- 20.6mi Distance
- 10 Difficulty (1-10)
- 5,083' Total Ascent
- 12,645' High Point
I can look back on my 20 plus years of cycling and count on my fingers the trails that have etched their way onto my Epic Trail list of blood sweat and gears, lots of gears! They all have things that elevate them into the next-level category of sheer effort, grit, and determination. These are trails that require you to dig deep in order to finish, and they command such a level of respect that you are in awe of yourself and the adventure when you do. Mountain biking the Wheeler Trail in Breckenridge Colorado is one such trail.
The Wheeler Trail snakes its way through the 10 Mile Range above the towns of Breckenridge and Frisco to the east and Copper to the north in Colorado. With a few 12,000-foot passes, this summit county trail will take all of your skill and reward you with excellent climbing, descending, tech, and hair-raising exposure. If that is not enough, you will be granted with views that take your breath away long before the elevation does. You can access the Wheeler Trail through several popular routes and maybe some unpopular routes that I haven’t heard of yet. Which is your Favorite route?
A few years back after I had just moved to Breckenridge, I tried to get to the Wheeler trail from the Miners Creek trail. I did not have the legs or the lungs for it and ended up only making it to the lower switchbacks just above tree-line before turning around. The truth of the matter is that I may or may not have seen a trail running goddess who wasn’t even breathing hard as my body attempted to dredge oxygen out of the 11,000-foot air. Technically, as I learned later, I had been climbing for 7.5 miles on Section 7 of the Colorado trail from the Gold Hill Parking Lot and hadn’t even made it close to the pass.
Since then I have been looking for ways to ride the high elevation and high alpine sections of the wheeler trail. I am not without options which is both satisfying and comforting.? I’ve ridden the peak nine access road which starts behind the Beaver Run Resort. It connects to the wheeler trail at 11,900-feet near its halfway point.
From there you can either head right which will take you over wheeler pass and to section 7 of the Colorado Trail. The trail Forks at the Colorado Trail. Down will take you to Copper Mountain where you can ride the Rec Path to Frisco and then on into Breck or catch a bus on the free transit system. Navigating the Colorado Trail back up the mountain will net you a 2.2-mile 1100-foot climb, but you will be rewarded with a 5-mile 2200-foot descent on the other side of the 12,000-foot summit between peaks 5 and 6 to the Peaks Trail Junction. From there you have two options to the left and one option to the right. The left will take you down the peaks trail past the Gold Hill trail and around 2 miles to the rec path in Frisco. If you want to try the gold Hill trail you are looking at a few hundred feet of climbing over a half mile back up to 10,000 feet and then a sweet 2.5-mile 1100-foot descent to the Gold Hill Parking Lot near Tiger Road and back onto the rec path. If you have the legs for it and you were looking to extend your ride to head back to Peak 7 and Breck on the Peaks trail, you can turn right and take the 10.5 miles on the peaks trail back to Breck with a few more hundred feet of climbing.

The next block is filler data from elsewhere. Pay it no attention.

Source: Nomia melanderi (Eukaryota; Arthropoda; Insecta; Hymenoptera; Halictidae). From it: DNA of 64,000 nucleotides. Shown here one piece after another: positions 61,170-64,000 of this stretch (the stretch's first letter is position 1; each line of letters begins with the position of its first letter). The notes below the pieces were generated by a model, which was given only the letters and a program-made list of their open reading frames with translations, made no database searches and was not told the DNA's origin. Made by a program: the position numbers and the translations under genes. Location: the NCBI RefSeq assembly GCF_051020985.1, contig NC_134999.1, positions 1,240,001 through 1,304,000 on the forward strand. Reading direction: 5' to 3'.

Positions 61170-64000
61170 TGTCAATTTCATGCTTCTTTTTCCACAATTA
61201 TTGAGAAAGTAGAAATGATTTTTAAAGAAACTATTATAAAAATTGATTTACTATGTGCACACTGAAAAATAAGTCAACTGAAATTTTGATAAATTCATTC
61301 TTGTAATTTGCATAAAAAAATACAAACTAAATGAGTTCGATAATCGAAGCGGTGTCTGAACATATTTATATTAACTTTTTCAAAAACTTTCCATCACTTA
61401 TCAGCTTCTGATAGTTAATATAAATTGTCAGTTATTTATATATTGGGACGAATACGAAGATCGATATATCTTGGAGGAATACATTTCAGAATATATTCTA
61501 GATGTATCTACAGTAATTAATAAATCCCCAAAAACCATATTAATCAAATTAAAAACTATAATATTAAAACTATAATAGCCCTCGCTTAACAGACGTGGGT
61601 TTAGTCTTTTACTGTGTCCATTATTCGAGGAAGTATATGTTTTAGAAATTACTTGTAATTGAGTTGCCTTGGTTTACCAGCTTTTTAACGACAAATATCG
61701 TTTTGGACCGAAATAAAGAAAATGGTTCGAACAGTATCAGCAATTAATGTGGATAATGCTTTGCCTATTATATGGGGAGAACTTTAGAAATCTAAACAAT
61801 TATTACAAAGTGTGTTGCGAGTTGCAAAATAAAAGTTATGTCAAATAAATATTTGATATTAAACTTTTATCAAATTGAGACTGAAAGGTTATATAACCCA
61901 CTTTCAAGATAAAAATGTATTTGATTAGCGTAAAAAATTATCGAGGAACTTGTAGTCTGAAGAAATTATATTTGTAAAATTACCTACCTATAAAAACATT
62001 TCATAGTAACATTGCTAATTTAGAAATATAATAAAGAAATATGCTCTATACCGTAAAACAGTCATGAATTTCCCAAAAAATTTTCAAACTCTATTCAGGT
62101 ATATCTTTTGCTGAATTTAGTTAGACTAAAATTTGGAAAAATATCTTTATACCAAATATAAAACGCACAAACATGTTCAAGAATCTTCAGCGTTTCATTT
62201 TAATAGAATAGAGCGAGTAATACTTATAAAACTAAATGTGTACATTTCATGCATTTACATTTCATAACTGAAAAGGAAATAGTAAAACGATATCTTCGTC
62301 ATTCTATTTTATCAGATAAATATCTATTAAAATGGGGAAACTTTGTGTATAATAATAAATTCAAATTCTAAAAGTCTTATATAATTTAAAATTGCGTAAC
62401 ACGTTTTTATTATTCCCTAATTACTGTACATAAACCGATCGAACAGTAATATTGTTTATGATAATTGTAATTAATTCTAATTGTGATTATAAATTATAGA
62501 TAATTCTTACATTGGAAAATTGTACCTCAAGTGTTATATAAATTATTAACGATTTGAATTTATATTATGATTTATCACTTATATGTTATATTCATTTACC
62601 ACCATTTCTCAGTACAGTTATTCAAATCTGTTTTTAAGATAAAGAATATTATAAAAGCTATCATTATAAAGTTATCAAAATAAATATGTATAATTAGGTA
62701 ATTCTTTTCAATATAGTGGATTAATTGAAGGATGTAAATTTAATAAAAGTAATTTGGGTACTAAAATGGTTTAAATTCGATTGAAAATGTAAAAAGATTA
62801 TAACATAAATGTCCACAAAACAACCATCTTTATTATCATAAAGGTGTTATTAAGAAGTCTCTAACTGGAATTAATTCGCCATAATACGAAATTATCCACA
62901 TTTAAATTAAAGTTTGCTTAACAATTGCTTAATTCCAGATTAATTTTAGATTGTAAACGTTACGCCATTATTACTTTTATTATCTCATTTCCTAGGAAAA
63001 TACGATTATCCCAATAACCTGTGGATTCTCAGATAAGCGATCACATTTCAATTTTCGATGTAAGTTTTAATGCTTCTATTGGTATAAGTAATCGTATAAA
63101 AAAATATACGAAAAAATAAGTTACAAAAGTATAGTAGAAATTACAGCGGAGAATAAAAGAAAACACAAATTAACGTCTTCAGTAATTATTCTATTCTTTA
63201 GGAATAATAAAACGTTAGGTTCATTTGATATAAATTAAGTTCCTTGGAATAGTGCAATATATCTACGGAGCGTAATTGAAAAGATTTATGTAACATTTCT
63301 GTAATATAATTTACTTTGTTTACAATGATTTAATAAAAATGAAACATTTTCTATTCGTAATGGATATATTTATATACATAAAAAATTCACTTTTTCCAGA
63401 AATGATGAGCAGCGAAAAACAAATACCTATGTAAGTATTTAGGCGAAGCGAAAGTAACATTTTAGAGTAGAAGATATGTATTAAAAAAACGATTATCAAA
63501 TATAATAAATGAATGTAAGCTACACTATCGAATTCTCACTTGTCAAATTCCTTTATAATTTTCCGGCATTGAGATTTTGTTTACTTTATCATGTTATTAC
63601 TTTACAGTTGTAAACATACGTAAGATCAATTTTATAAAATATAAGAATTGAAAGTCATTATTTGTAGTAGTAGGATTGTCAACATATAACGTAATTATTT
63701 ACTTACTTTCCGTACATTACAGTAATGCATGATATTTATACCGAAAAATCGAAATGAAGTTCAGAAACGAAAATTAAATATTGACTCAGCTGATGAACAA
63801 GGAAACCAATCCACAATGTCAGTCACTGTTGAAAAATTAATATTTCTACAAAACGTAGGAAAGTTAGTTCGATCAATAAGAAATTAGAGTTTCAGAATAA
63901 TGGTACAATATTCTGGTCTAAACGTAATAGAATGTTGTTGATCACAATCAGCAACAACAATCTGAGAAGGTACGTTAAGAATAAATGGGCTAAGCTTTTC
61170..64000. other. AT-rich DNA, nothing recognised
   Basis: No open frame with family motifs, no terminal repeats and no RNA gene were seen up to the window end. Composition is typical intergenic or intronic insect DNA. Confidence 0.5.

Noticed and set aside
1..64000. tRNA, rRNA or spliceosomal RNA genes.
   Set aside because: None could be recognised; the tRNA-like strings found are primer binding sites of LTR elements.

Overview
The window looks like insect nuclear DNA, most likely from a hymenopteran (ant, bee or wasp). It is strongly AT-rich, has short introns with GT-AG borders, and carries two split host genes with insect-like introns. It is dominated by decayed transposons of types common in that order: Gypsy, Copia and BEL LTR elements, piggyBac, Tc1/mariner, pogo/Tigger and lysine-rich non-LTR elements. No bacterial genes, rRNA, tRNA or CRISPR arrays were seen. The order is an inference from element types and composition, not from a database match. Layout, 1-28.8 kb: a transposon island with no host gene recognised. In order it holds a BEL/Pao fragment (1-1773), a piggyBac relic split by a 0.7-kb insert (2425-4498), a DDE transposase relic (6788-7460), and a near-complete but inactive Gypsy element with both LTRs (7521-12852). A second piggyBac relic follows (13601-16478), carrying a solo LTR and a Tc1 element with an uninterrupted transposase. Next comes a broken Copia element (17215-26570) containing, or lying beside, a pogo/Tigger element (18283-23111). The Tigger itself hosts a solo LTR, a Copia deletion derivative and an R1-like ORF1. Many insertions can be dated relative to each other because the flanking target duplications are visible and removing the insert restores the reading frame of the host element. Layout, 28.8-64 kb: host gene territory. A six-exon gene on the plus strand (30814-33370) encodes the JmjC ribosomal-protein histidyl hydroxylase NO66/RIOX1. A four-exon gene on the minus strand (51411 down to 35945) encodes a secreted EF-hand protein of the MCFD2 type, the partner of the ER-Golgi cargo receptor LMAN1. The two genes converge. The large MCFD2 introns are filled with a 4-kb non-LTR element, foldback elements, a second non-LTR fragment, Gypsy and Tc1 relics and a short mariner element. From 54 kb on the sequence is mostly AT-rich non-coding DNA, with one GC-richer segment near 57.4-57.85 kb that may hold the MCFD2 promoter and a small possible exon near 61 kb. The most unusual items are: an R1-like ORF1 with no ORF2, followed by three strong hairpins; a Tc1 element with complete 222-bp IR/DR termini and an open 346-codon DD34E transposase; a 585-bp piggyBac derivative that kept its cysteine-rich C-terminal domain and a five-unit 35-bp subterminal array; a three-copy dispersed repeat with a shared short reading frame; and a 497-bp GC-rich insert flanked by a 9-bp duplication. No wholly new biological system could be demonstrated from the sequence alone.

If you wanted to head right, which I haven’t done yet but plan to this summer, you will crest over 12,500-feet with stunning views of 14,000-foot Quandary Peak and Lower Crystal Lake on your 1,000 Foot 1-mile descent to Francie’s Cabin. From there you can take another steep 1.5 mile 800-foot descent down the Crystal Creek Road or go a little farther on the Wheeler trail to the Spruce Creek Road and take it down to the Burro Trail. The Burro trail will take you 3 miles and another 800 feet descent down to the Beaver Run Resort and the southwest section of Breckenridge.
On August 25th of 2017, I set out to stake a claim on one of the most excellent and most brutal and rewarding rides Breck has to offer. The route I took was nearly all of the Queens stage of the Breck Epic, although I finished using the Gold Hill trail rather than the Peaks trail back to peak 7. I started at the South Gondola Parking lot and made my way to the burro trail behind the Beaver Run resort and just to the left of the Peak 9 access road on the other side of the Quicksilver Super Chair. The Burrow trail follows a creek for 1.5 miles before it sets out on its own making it’s way up through the woods in varying degrees cool single-track, rock gardens and old double-track. While on one of the double-track sections near Crystal Creek junction, a large golden eagle soared overhead in pursuit of food; unfortunately, I wasn’t fast enough to snap a photo of it. That bird was an impressive site and reminded me that I live and ride in a wild ecosystem full of life.